The 7th BioSC Spotlight took place at RWTH Aachen University on 5th February. Scientists from different disciplines discussed challenges and new developments for the production of materials and chemicals from the heterogeneous raw materials of a circular economy.
The production of chemicals and materials in a circular bioeconomy will be characterized by new process chains in which biocatalysis with microorganisms and enzymes will play an important role. Biogenic raw materials cover a broad spectrum from perennial biomass to agricultural waste streams. In addition, there are non-biogenic carbon sources such as CO2 or plastic waste. To deal with this broad spectrum of starting materials, the conventional "one substrate - one product" concept needs to be evolved to complex "multi substrate - multi product" process chains in which biocatalysis and classical chemocatalysis are combined.
These challenges set the content framework for the 7th BioSC Spotlight which took place on February 5th in the new research building NGP2 of Aachener Verfahrenstechnik. After the introduction by Wolfgang Wiechert (Forschungszentrum Jülich), Gunnar Lidén (University of Lund) presented his work on the valorisation of lignin. Due to its chemical heterogeneity lignin is difficult to process and is often only thermally utilized. The concept developed at the University of Lund is designed to separate lignin at the very beginning of the digestion of plant biomass, to break it down chemically into its various monomers and to have microorganisms synthesise aromatic valuable substances from it. Subsequently, Niklas Tenhaef (Forschungszentrum Jülich) presented his work with Corynrebacterium glutamicum strains that have been optimised to be able to use xylose from lignocellulose-containing biomass such as bagasse or coffee grounds and produce high-quality chemicals from it.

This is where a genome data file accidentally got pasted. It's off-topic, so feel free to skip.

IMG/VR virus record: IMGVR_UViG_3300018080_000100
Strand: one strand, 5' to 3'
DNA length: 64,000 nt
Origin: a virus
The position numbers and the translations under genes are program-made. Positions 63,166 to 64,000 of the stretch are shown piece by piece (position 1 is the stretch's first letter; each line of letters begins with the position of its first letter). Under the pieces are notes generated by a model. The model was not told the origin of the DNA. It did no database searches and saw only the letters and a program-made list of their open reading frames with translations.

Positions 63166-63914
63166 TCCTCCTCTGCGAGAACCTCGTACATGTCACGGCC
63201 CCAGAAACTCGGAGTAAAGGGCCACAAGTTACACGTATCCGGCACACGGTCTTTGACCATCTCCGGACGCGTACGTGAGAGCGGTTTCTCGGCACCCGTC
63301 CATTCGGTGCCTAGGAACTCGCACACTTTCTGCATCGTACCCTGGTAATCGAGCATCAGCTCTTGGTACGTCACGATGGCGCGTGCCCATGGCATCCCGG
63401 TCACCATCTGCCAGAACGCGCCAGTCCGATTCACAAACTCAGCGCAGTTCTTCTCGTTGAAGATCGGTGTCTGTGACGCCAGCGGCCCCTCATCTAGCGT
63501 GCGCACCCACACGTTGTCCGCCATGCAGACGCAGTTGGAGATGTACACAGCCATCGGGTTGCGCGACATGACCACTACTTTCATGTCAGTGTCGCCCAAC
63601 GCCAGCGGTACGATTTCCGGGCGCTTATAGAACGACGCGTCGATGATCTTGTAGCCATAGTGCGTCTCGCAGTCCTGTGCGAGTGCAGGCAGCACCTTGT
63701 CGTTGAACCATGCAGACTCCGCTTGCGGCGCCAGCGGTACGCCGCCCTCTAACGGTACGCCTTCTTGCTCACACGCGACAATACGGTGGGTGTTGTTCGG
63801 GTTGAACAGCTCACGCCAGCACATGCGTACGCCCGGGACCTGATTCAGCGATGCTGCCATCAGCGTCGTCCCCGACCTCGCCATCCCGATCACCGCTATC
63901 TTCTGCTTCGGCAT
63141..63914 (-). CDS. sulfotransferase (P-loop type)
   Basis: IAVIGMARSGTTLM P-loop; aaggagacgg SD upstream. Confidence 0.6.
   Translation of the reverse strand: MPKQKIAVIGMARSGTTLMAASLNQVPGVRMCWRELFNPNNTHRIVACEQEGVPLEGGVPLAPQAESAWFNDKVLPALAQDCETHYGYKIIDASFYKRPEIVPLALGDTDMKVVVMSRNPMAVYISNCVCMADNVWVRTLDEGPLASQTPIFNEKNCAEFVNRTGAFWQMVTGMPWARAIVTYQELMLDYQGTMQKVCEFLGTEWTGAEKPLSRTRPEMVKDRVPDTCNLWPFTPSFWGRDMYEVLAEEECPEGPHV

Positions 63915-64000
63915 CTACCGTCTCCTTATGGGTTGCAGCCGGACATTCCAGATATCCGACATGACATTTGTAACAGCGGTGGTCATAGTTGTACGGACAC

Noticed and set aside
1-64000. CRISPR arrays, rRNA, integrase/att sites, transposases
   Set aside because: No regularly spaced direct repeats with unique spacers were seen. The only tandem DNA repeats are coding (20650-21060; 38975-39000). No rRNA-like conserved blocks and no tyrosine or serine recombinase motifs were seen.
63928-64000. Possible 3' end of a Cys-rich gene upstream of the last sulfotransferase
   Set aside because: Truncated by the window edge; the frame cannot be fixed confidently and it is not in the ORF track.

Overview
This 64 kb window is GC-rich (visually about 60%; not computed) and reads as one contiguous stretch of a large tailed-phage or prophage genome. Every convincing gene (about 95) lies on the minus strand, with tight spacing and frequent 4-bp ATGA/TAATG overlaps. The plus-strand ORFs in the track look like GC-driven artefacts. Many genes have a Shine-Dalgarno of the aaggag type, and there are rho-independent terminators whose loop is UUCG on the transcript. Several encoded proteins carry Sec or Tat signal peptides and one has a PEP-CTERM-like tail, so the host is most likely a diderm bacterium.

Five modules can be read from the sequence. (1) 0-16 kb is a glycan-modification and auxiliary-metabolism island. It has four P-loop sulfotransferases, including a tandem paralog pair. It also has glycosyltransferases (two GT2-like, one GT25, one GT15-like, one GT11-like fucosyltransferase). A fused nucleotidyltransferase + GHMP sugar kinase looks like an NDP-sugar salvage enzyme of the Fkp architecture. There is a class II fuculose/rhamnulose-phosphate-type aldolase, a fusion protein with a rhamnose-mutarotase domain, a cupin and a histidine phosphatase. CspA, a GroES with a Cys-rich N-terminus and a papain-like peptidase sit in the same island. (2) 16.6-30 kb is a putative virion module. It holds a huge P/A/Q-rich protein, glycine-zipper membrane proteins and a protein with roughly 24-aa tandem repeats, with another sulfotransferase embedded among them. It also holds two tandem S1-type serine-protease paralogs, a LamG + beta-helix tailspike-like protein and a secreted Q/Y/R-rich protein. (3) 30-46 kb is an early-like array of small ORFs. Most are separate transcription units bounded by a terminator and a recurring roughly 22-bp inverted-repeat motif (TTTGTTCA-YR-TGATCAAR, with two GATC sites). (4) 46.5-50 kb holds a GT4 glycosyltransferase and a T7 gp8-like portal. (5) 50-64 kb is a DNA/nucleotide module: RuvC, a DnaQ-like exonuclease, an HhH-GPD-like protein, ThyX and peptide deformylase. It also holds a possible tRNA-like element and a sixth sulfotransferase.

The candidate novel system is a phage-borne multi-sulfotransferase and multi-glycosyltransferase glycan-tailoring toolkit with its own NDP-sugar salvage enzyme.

The second session focused on the microbial production of bulk chemicals. Susanne Zibek (Fraunhofer IGB, Stuttgart) presented the development and optimisation of a production process for biosurfactants from renewable resources. Andreas Biselli and Christian Kocks (RWTH Aachen University) explained the challenges for process engineering concerning the separation and purification of biosurfactants in a biorefinery and presented the development of innovative procedures. Isabel Bator (RWTH Aachen) and Sonja Kubicki (HHU Düsseldorf) presented their work on the development and optimization of Pseudomonas putida strains for the production of rhamnolipids from sugar beet residues.
The last session focuses on the production of fine chemicals with the tools of Synthetic Biology. Markus Buchhaupt (DECHEMA Research Institute, Frankfurt am Main) presented the development of Pseudomonas putida strains that are able to synthesize terpenoids. Ilka Axmann (HHU Düsseldorf) spoke about the use of algae as production organisms and presented the production of triterpenes in microalgae. In the last lecture of the day Anita Loeschcke and Hannah Braß (HHU Düsseldorf) presented an innovative approach of using Pseudomonas putida to synthesize known bioactive natural compounds and vary their chemical structure in order to generate optimal active ingredients for specific applications.
The 7th BioSC Spotlight covered a broad spectrum of current questions and problems and was used by the approximately 40 participants for intensive discussions.